The tremor died down. Shalise used the wall to help herself back to her feet.
“Prisoners out of confinement. Keeper notified. Dolls dispatched. Return to your cells at once or prepare for a journey to the abattoir.”
Prax’s restraints still held, Shalise was happy to note. He pulled and thrashed around as much as he was able while shouting what had to be obscenities in that language he had slipped into earlier.
Shalise turned back towards the cell’s entrance and froze.
There were demons outside.
Most were running past the cell without glancing in once.
One did not. Shalise met the eyes of a demon similar in appearance to Prax save for his deep indigo skin color. He stopped in front of the cell and just stared.
“J-Juliana!” Shalise edged towards the still sleeping girl, not taking her eyes off the indigo demon.
Despite the red barrier still separating them, Shalise wasn’t about to look away.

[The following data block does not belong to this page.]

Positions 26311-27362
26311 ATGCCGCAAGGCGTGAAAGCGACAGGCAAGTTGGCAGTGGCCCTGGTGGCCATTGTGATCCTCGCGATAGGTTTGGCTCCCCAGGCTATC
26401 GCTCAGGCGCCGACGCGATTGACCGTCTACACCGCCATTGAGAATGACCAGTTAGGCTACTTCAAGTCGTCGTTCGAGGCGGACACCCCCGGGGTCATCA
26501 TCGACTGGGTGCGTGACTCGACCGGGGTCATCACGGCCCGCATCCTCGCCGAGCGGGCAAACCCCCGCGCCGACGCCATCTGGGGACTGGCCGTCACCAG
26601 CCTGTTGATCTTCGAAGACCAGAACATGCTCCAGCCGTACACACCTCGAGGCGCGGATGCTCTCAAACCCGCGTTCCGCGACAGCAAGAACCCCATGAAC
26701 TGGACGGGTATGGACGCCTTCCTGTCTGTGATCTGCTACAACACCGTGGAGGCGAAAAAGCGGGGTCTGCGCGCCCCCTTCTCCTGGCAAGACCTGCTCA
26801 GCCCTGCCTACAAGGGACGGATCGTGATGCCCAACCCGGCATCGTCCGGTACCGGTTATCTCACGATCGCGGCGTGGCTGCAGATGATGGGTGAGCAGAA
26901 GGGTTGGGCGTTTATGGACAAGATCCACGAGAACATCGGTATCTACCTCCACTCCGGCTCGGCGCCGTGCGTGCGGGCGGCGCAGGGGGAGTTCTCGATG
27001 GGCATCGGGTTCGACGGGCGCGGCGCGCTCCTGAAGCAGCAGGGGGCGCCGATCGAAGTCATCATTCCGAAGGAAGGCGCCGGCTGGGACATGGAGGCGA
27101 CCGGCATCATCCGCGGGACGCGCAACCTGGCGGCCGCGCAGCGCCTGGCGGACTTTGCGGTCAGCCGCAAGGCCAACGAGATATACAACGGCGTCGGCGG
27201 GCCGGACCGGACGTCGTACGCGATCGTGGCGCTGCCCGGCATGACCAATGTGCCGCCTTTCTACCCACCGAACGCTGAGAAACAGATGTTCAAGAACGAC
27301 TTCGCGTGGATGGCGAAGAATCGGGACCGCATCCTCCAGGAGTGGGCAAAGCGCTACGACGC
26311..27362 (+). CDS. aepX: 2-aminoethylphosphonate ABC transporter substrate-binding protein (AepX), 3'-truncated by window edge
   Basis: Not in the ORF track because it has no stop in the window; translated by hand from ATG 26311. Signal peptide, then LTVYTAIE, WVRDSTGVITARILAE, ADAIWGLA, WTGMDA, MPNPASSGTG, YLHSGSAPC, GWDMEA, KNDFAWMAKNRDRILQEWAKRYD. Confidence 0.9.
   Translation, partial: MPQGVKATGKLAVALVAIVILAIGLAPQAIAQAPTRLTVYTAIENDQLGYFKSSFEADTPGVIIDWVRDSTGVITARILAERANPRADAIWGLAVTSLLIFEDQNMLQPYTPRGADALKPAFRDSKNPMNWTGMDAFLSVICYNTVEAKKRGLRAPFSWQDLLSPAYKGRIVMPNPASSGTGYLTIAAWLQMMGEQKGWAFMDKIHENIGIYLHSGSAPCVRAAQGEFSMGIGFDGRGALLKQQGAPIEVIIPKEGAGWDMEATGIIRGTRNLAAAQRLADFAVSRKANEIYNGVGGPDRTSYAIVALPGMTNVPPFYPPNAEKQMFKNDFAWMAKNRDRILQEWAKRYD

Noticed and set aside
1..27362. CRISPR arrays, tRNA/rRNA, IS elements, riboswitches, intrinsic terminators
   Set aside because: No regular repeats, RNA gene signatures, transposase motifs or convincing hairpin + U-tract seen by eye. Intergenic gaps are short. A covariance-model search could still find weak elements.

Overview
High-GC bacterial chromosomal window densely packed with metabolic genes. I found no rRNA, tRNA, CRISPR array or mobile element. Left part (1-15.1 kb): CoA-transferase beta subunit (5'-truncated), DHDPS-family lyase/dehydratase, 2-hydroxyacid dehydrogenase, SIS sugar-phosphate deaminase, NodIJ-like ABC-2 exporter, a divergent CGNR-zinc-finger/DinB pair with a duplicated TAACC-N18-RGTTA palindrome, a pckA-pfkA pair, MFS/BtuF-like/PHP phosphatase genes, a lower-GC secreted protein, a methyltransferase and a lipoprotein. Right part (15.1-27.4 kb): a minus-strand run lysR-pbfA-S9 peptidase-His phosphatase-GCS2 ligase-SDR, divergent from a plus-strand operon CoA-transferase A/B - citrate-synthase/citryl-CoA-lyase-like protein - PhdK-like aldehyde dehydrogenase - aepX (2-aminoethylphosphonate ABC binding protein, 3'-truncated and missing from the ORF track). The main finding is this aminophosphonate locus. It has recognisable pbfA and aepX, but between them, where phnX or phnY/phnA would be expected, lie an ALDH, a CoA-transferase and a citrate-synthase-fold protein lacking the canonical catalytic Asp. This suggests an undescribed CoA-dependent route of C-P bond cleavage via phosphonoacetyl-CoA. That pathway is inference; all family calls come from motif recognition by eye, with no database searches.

At least not until she put a hand on Juliana.
Shalise wrenched back her hand.
The blond was burning up. A thin film of sweat covered her face. Probably even more beneath her armor.
Shaking her did nothing except elicit a few groans. Shalise couldn’t try poking her in the side thanks to the metal covering her body.
She couldn’t even take off the armor to help cool her down. It was sealed up unless Juliana took it off with ferrokinesis.
“Juliana, you can’t do this to me. Please wake up.”
In a low throaty tone, Prax chuckled.
Shalise put her back to the cell wall where she could keep an eye on both the red demon and the indigo demon. It had started pacing in front of the cell while Shalise was looking over Juliana.
“You did this,” Shalise said while shooting a glare at Prax.
“You are so quick to assume everything is my fault. As I said earlier, I am stuck here.” He made a show of rattling his chains before sighing. “Even after that quake, I am no closer to being free than I was a thousand years ago.”